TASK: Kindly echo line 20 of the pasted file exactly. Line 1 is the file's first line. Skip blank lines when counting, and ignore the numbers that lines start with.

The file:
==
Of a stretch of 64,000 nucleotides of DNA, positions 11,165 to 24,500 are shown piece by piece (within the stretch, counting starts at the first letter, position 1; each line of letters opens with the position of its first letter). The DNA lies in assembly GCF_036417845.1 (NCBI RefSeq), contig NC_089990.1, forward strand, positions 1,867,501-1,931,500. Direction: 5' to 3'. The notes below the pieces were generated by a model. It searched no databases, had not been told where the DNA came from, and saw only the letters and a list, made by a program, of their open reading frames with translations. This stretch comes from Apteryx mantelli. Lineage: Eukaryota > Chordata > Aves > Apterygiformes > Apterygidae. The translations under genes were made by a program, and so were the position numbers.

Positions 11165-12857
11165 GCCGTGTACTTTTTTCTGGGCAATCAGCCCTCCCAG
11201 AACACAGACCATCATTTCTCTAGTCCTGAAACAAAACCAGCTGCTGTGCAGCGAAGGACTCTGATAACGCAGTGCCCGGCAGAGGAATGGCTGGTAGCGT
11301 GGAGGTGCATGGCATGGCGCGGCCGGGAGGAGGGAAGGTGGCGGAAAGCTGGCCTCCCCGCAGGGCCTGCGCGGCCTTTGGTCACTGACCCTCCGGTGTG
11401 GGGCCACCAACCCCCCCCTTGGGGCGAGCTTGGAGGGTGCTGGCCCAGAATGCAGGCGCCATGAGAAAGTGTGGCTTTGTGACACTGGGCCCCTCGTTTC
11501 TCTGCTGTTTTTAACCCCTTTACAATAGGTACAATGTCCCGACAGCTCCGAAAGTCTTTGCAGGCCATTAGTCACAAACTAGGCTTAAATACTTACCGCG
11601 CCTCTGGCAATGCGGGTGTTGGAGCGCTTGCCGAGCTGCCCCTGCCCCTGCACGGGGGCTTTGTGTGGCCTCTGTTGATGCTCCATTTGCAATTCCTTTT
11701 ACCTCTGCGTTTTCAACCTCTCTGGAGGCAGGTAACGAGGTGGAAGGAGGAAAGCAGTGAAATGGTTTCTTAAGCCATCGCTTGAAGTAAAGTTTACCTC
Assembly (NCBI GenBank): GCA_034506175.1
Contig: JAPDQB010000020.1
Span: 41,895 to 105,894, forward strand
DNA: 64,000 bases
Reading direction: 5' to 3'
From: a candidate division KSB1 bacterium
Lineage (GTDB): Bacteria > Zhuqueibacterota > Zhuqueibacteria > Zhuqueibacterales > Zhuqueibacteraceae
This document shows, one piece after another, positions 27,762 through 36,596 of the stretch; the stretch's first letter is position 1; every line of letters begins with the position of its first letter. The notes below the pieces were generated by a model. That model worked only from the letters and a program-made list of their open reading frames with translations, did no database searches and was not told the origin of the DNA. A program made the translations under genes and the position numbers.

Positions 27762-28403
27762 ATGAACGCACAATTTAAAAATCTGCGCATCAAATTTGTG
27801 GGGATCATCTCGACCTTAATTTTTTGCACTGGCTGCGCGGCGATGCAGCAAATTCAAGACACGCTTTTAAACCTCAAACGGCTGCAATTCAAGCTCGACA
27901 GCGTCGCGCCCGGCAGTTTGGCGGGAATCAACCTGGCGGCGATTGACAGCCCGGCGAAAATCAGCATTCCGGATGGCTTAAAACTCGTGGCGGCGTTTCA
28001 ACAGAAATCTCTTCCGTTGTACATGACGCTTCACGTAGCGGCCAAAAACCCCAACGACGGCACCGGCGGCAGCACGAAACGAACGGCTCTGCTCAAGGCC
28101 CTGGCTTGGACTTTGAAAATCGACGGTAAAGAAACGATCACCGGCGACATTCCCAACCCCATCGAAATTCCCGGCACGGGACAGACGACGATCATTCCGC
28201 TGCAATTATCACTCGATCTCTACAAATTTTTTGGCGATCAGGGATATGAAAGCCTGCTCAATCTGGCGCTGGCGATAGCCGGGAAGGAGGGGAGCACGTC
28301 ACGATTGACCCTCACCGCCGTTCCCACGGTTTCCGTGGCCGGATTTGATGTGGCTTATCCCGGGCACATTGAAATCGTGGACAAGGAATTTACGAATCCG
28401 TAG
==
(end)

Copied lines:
27801 GGGATCATCTCGACCTTAATTTTTTGCACTGGCTGCGCGGCGATGCAGCAAATTCAAGACACGCTTTTAAACCTCAAACGGCTGCAATTCAAGCTCGACA